Infrastructure North St. Louis St. Louis Place

St. Louis Place: Sidewalk Plaques and Brick Alleys

by Michael R. Allen

Strengthening the historic setting of the St. Louis Place neighborhood’s dense core, now nominated to the National Register of Historic Places as a historic district by the Preservation Research Office, are remaining parts of the built environment beyond buildings. There are several remaining brick alleys and historic granitoid sidewalks on and around St. Louis Avenue between 20th Street and Parnell Avenue.

If the word “granitoid” is not familiar, the appearance probably is. Granitoid sidewalks included crushed aggregate rock in the cement to create a speckled walk with the surface appearance similar to granite. Granitoid paving dates to the 1890s and was common through the early part of the 20th century. Contractors often left a metal plaque embedded in the pavement to identify their work. St. Louis Place is fortunate to not only have these plaques left, but to have hundreds of feet of historic sidewalk paving largely in good repair.

A Frank J. Sullivan sidewalk plaque on St. Louis Avenue, with the date of paving.
A P.M. Bruner Granitoid sidewalk plaque on St. Louis Avenue.
The alley between University Street and St. Louis Avenue on the north and south, and 25th and Parnell on the east and west.
The alley between St. Louis Avenue and Montgomery Street on the north and south and 25th Street and Parnell Avenue on the east and west.

6 replies on “St. Louis Place: Sidewalk Plaques and Brick Alleys”

Very informative post. I have over time observed different types of sidewalks and have come across several in this area that are definitely mixed with aggregate crushed rock. I have found them near historic buildings in small towns usually. One case was a stairway along side an early 1900s hotel. I have taken several photos of it. I did not look for any mental names as I didn’t know they existed. I knew that the cement was old and different than todays but didn’t know it was called Granitoid. I had wondered about these sidewalks as I kept coming across them in older areas. Now I know what to call them and hopefully you won’t mind — I might write a post on them myself now that I know what to call them. You are a wealth of information and I thank you. — barbara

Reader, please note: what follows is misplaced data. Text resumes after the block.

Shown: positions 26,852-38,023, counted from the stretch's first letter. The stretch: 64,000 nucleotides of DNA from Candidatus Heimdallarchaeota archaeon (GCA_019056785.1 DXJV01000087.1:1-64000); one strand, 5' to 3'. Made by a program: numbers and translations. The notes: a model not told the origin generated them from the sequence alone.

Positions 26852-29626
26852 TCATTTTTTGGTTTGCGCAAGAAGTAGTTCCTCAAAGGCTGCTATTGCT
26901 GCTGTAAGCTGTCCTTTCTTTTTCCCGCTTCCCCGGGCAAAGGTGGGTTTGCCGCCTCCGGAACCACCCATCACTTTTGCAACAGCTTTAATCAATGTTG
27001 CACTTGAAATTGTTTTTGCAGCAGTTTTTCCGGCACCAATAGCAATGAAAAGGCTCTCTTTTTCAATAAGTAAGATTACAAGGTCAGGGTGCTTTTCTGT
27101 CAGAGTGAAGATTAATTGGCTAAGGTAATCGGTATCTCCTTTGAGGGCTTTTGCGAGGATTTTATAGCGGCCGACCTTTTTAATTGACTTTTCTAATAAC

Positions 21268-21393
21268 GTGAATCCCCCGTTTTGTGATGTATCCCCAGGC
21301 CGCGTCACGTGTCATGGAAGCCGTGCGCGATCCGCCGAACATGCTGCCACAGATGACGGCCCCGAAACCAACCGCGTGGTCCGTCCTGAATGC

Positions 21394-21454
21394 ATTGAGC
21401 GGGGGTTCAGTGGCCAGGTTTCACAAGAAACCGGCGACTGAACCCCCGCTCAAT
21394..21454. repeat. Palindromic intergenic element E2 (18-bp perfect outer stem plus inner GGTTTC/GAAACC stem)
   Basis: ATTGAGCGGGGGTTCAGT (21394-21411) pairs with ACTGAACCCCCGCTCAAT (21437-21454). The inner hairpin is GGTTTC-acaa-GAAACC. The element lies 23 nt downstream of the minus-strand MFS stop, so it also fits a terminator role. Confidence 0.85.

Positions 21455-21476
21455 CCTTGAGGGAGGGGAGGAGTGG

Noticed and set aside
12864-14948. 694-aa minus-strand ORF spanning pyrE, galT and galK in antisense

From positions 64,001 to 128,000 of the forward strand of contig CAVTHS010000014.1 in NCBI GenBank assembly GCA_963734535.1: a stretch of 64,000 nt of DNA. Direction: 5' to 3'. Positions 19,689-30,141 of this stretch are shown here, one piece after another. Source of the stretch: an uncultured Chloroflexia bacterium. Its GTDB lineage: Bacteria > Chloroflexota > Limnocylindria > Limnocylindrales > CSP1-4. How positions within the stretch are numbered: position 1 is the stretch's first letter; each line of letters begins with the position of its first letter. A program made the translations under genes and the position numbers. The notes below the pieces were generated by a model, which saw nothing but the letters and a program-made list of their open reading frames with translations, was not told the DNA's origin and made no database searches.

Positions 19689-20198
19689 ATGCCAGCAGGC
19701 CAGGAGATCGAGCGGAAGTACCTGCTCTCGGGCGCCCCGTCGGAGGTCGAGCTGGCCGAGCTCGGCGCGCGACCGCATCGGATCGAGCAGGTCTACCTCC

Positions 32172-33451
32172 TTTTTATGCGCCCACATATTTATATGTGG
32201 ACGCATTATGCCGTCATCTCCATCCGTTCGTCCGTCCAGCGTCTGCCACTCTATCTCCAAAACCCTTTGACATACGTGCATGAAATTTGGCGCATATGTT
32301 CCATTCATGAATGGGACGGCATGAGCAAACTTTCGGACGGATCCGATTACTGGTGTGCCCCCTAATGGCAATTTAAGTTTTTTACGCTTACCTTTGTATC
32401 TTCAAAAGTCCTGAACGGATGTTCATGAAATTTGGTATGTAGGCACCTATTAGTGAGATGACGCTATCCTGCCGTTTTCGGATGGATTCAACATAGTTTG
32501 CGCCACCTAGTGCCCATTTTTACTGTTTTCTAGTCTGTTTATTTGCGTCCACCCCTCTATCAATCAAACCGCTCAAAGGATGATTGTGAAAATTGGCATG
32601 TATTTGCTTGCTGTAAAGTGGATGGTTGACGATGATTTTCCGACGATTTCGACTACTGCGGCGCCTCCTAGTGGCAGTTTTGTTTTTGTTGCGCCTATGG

Mr. Allen, You’ve done it again. As a resident of this area for all of my life and my parent’s lives. Dates back 60 plus years. We have been so negatively influenced by some of the everyday activities, that we tend to overlook the beauty and also rarity of the architecture and the hidden jewels in this area. You are an artist with an extravagant eye for finding beauty where it is overlooked. Thank you

My brick alley was paved over several years ago, but I still have a brick street on Grace Ave across from Fanning School. Another facet of the brick is how long lasting it is. I’m not sure when the street on Grace was laid, nor the alleys you mention, but they are clearly decades old. This means that the money thrown at paving over the brick might be better spent resetting the brick that is already in place.
Once covered in asphalt it seems like it is constantly being repaved. If a true cost analysis was done, I doubt seriously asphalt would be a viable financial alternative to brick. Is there a way to figure out the age of brick alleys and streets? If so such a calculation would be possible.

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